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Govt considering proposal to bring water under concurrent list

Citing frequent water-related disputes among states, the issue of bringing water on the concurrent list is back on the discussion table, although there is no formal move yet.

india Updated: Oct 05, 2016 12:17 IST
Citing frequent water-related disputes among states, the issue of bringing water on the concurrent list is back on the discussion table, although there is no formal move yet.
Citing frequent water-related disputes among states, the issue of bringing water on the concurrent list is back on the discussion table, although there is no formal move yet.(Getty Images/iStockphoto)

Should water be transferred from state list to concurrent so as to enable the Centre to legislate on it? The question has come alive again due to the impasse over the sharing of Cauvery water, with Karnataka virtually showing defiance to the Supreme Court direction to release water to neighbouring Tamil Nadu.

Sources in union water resources ministry say the latest round of water dispute could set the ball rolling for the government to consider a long-pending proposal to bring water under the concurrent list of the Constitution. Both the Centre and the states can legislate on subjects under the concurrent list.

“As far as the issue of water sharing is concerned, the Centre has a neutral role to play. We do not have a locus standi in the matter as it is a state subject. We are involved only because the court has directed us to mediate between the two states,” said an official.

The court had on September 30 asked the Union water resources ministry to facilitate a meeting between representatives of the two states, after Karnataka refused to release 6000 cusecs of water to Tamil Nadu, as directed by the apex court.

Officials said the ministry’s role is limited to coming up with a mechanism to implement the Cauvery Water Tribunal order vis a vis the quantum of water that Karnataka has to release to the three states in the river basin – Tamil Nadu, Kerala and Puducherry.

Citing frequent water-related disputes among states -- the ministry had last month tried to broker peace between Chattisgarh and Orissa over sharing of water from the Mahanadi river – sources say the issue of bringing water on the concurrent list is back on the discussion table, although there is no formal move yet.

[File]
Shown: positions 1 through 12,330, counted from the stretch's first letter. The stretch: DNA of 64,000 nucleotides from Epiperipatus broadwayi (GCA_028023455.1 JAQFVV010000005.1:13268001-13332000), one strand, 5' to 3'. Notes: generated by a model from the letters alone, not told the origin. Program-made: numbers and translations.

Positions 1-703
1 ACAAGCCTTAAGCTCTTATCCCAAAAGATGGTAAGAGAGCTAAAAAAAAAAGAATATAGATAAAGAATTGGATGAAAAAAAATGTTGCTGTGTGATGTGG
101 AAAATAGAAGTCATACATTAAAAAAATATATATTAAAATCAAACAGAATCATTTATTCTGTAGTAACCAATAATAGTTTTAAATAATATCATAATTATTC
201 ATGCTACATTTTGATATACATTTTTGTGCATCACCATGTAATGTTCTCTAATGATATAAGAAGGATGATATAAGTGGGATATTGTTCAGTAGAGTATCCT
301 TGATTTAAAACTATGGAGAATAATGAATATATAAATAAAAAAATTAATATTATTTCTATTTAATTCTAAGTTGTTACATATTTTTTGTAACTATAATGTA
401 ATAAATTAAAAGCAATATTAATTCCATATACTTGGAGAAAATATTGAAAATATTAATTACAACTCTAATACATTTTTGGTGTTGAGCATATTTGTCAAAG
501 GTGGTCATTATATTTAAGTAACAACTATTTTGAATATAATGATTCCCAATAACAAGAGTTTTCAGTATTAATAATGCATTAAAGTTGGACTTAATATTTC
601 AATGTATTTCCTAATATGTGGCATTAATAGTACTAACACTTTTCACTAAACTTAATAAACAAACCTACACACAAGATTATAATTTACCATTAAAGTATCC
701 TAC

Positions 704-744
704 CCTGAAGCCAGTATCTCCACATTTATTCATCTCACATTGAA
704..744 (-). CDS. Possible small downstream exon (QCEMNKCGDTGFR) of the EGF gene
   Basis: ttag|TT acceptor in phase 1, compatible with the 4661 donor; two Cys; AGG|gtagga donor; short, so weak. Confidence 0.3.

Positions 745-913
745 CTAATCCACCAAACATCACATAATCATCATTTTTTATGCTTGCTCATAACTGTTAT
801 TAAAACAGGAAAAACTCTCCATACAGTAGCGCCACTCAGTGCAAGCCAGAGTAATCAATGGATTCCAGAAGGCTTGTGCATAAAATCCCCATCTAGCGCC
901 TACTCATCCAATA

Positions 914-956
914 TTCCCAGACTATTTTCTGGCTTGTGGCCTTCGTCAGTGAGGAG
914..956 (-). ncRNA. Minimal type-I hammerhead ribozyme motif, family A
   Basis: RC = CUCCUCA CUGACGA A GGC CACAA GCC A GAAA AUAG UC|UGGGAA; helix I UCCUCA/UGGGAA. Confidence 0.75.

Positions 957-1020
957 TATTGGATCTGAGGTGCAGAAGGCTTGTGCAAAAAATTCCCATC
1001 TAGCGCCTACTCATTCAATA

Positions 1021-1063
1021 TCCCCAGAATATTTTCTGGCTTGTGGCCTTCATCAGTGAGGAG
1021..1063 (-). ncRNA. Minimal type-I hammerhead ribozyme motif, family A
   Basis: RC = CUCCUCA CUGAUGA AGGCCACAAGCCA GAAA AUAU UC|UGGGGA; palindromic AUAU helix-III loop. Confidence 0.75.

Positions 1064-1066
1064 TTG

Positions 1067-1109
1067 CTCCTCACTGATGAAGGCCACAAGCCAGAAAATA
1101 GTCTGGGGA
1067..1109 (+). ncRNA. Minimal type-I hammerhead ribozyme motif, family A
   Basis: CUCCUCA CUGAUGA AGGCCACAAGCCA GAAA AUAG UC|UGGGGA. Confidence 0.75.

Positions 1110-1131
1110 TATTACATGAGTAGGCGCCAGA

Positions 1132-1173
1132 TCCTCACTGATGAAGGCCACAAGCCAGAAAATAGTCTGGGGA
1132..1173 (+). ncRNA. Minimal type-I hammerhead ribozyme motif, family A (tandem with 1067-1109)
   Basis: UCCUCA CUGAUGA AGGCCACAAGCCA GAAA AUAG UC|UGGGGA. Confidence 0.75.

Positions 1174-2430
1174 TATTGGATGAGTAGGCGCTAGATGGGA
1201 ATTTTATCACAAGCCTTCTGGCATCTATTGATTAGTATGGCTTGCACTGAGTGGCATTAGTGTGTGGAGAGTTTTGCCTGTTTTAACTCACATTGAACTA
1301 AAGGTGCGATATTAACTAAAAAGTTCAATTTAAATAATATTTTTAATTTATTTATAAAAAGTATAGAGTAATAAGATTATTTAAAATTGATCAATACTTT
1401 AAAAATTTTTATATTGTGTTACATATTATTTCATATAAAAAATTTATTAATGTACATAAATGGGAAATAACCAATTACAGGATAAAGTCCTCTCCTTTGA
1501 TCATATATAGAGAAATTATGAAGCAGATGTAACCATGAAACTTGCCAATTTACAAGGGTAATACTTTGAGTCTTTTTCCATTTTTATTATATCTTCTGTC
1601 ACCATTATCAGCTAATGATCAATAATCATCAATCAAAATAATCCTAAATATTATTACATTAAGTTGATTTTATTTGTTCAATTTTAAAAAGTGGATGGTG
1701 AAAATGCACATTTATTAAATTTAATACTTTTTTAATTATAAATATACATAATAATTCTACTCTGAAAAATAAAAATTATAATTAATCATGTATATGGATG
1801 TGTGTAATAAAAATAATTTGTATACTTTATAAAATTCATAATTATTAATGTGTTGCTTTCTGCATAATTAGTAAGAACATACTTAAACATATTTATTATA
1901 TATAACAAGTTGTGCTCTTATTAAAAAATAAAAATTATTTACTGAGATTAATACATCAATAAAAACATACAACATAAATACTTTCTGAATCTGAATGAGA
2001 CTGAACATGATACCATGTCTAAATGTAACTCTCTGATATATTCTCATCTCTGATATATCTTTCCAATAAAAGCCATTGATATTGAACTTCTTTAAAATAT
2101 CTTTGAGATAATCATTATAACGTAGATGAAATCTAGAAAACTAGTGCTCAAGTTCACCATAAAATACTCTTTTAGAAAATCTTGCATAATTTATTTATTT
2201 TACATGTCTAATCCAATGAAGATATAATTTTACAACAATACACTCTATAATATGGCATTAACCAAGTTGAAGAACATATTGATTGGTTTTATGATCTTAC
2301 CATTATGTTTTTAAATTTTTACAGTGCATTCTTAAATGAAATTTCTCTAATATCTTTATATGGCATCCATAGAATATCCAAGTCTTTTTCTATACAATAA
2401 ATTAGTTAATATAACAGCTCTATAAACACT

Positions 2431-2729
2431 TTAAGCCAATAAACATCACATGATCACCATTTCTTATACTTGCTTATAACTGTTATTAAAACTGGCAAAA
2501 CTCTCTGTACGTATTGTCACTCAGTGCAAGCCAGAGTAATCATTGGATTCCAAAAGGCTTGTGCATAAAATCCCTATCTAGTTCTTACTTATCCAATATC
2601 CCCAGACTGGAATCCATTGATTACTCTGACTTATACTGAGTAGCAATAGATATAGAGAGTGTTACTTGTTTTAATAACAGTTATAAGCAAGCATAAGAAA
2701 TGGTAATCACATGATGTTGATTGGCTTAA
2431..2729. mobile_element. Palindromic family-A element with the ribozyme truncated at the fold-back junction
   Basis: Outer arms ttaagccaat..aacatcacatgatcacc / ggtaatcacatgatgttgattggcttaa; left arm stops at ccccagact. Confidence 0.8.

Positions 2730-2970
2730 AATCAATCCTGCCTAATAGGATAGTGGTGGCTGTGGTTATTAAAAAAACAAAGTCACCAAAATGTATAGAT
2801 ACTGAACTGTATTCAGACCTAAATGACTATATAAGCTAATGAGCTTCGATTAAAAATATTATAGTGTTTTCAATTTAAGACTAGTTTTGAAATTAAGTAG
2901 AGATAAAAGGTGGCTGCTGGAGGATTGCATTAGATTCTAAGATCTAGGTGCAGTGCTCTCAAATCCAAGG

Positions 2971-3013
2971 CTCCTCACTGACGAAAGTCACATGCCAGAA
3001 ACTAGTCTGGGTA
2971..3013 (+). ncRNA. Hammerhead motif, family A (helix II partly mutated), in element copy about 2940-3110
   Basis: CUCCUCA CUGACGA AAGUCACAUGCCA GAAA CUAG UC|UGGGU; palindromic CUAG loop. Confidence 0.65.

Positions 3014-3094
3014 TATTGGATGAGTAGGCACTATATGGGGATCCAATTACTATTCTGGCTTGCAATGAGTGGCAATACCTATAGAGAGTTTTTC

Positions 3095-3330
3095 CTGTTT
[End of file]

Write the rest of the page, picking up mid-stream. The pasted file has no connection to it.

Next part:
Parliament can with two-thirds majority amend the law to bring a state subject on the concurrent list, which has to be ratified by at least half of the states.

It’s easier said than done though. States have been bitterly opposed to the idea of a more direct central role in resolving water sharing disputes. “For political reasons states will oppose such a move. Also, it will require a constitutional amendment and without political consensus it will be difficult to get the proposal passed,” an official admitted.

When the issue had come under discussion during the UPA government, Punjab chief minister Parkash Singh Badal had shot off a letter to then prime minister Manmohan Singh to oppose it. Many experts believe that the Centre doesn’t have to bring water under the concurrent list to have a say in disputes. Entry 56 of the Union list- which enumerates subjects on which only the Centre can legislate- empowers the Centre to regulate “inter-state rivers” if Parliament so decides.

Ministry officials also blame the less effective role played by tribunals set up to resolve such disputes between states. “If a tribunal passes an order to award a certain quantum of water and the states do not adhere to it, the Centre can do nothing. The Cauvery Waters Tribunal had way back in 2007 ordered the quantum of water that Karnataka has to release to the three states in the river basin. But the state has time and again violated the order,” a government official said.

Even the Cauvery Supervisor Committee, constituted to ensure the implementation of the tribunal’s order, has failed to function as envisaged.

Bringing water under the concurrent list is not a new idea. Parliamentary panel and several committees have in the past recommended it.

Experts believe that the Centre doesn’t have to bring water on the concurrent list to have a say in disputes. Entry 56 of the Union list- which enumerates subjects on which only the Centre can legislate- empowers the Centre to regulate “inter-state rivers” if Parliament so decides.

Bringing water under the concurrent list is not a new idea. Parliamentary panel and several committees have in the past recommended it.

Last December, the Standing Committee on Water Resources in its report on “Review of ground water scenario, need for a comprehensive policy and measures to address problems in the country” had recommended that bringing the subject of water under the concurrent list will help evolve a comprehensive plan of action. “Consensus between the centre and states will result in better conservation, development and management of water, including ground water,” the panel had said.

In December 2014, the Public Accounts Committee chaired by senior Congress leader KV Tomas had also batted for bringing water in the concurrent list.